Depression Treatments Inspired By Club Drug Move Ahead In Tests
DAVID GREENE, HOST:
Today in Your Health - some promising new medical treatments. We begin with an update on treating depression that involves a club drug known as Special K. NPR's Jon Hamilton reports.
JON HAMILTON, BYLINE: Special K is the street name for an anesthetic called ketamine. In high doses, it can produce out-of-body experiences. More than a decade ago, researchers realized ketamine had another effect - it could relieve major depression within an hour or two. Gerard Sanacora, who directs the Yale Depression Research Program, says that was a revelation.
GERARD SANACORA: This had the potential to truly change the way we're treating depression. Both in the fact that it has a very rapid onset of effect and also in the fact that it seemed to be working in patients where the standard antidepressants had failed to produce much benefit.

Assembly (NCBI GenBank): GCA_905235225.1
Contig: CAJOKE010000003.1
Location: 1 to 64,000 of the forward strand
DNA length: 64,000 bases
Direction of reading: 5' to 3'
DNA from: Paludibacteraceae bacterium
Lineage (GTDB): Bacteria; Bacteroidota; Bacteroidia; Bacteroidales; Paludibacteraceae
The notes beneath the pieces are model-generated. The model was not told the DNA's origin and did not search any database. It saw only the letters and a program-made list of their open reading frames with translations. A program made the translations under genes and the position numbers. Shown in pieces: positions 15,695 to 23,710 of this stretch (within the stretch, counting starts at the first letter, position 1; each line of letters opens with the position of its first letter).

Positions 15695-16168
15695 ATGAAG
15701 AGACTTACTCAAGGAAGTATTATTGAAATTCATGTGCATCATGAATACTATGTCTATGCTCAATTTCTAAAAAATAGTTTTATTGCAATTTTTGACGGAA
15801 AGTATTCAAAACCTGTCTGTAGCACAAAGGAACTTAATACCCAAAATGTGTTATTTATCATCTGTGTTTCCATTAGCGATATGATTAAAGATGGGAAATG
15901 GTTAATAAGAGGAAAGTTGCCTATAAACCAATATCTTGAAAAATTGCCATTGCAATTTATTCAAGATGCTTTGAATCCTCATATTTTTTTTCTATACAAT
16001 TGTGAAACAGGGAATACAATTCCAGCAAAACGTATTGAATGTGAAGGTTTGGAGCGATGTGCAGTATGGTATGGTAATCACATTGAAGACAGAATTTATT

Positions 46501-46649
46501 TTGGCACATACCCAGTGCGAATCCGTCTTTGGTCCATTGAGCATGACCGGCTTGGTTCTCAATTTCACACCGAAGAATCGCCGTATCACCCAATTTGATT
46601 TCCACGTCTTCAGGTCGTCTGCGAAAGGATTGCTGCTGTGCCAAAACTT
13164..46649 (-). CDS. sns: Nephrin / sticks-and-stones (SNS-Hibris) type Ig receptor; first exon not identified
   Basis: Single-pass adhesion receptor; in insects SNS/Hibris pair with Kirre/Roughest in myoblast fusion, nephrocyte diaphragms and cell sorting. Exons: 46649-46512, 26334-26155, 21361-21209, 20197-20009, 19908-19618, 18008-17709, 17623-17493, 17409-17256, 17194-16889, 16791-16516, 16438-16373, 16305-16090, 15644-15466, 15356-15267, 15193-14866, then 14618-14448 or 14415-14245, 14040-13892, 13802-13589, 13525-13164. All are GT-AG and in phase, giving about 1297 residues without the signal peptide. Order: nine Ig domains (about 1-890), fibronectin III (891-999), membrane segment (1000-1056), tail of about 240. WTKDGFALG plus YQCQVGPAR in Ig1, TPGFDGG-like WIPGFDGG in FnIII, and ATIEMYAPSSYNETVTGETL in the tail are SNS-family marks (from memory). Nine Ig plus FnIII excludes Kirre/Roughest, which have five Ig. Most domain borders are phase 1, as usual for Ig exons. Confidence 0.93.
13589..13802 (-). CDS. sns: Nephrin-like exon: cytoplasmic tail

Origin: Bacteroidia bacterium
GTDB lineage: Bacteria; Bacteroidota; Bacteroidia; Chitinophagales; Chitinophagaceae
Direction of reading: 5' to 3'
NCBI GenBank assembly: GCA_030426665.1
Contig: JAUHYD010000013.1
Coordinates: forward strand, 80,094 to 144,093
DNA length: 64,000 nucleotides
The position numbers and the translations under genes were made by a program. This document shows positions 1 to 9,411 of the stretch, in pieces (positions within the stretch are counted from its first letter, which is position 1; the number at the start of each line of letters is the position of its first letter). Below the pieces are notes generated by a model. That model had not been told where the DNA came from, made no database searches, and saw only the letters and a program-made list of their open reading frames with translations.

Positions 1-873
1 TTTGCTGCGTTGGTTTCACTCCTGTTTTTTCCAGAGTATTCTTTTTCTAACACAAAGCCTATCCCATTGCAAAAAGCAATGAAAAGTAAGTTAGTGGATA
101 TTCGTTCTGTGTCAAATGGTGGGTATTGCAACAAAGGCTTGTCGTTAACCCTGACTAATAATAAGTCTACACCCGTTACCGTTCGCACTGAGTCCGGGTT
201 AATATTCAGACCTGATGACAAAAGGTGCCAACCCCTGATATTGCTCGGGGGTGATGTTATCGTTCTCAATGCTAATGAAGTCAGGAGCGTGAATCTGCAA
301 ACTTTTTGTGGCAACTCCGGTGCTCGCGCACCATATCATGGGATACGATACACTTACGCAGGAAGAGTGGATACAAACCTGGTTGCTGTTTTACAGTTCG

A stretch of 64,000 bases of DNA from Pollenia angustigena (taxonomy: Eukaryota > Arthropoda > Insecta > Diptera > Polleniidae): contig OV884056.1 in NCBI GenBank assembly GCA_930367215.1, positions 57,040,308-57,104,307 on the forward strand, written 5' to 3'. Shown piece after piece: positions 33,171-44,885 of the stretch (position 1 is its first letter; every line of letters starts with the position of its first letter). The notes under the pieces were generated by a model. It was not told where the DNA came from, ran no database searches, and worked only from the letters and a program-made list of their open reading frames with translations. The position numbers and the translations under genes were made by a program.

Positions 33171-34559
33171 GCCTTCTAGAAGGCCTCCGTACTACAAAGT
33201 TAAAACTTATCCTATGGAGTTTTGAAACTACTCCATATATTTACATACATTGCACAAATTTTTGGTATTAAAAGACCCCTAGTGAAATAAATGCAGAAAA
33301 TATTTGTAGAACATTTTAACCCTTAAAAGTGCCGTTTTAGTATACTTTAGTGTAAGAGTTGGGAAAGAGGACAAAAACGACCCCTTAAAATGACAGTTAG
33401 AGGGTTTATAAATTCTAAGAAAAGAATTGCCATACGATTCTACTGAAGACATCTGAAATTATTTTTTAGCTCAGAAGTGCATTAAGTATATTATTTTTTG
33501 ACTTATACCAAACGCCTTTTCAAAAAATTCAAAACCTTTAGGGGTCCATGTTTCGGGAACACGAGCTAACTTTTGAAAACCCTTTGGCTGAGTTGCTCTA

HAMILTON: But Sanacora says ketamine, itself, has some drawbacks.
SANACORA: Ketamine is a known drug of abuse. It's also a drug that has some fairly significant effects on blood pressure and heart rate.
HAMILTON: So drug companies are testing similar compounds with fewer side effects. Two of the most promising are called esketamine and rapastinel. Each is headed for the final stage of testing before consideration by the Food and Drug Administration. Sanacora, who consults for the makers of both drugs, says he's optimistic.
SANACORA: Some version of one of these drugs is likely to make it to the clinical market within a relatively short period of time.
HAMILTON: Johnson & Johnson, which makes esketamine, plans to seek FDA approval in 2018. The company says potential sales could exceed $1 billion a year. Jon Hamilton, NPR News. Transcript provided by NPR, Copyright NPR.